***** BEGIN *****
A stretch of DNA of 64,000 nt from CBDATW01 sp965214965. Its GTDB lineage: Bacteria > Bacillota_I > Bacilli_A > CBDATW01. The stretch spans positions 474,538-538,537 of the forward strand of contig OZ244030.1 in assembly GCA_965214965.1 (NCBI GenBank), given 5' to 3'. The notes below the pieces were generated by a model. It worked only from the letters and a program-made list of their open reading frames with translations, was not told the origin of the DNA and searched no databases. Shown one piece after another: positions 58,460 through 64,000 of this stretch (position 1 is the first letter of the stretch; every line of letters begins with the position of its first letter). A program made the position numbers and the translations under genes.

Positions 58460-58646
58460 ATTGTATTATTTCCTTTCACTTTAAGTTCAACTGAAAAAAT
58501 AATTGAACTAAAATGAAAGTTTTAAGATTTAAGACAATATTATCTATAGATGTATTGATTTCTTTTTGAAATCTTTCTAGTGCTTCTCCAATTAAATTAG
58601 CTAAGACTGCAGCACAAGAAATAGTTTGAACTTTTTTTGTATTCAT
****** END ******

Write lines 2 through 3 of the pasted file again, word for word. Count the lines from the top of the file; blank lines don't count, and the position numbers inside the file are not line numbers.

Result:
Positions 58460-58646
58460 ATTGTATTATTTCCTTTCACTTTAAGTTCAACTGAAAAAAT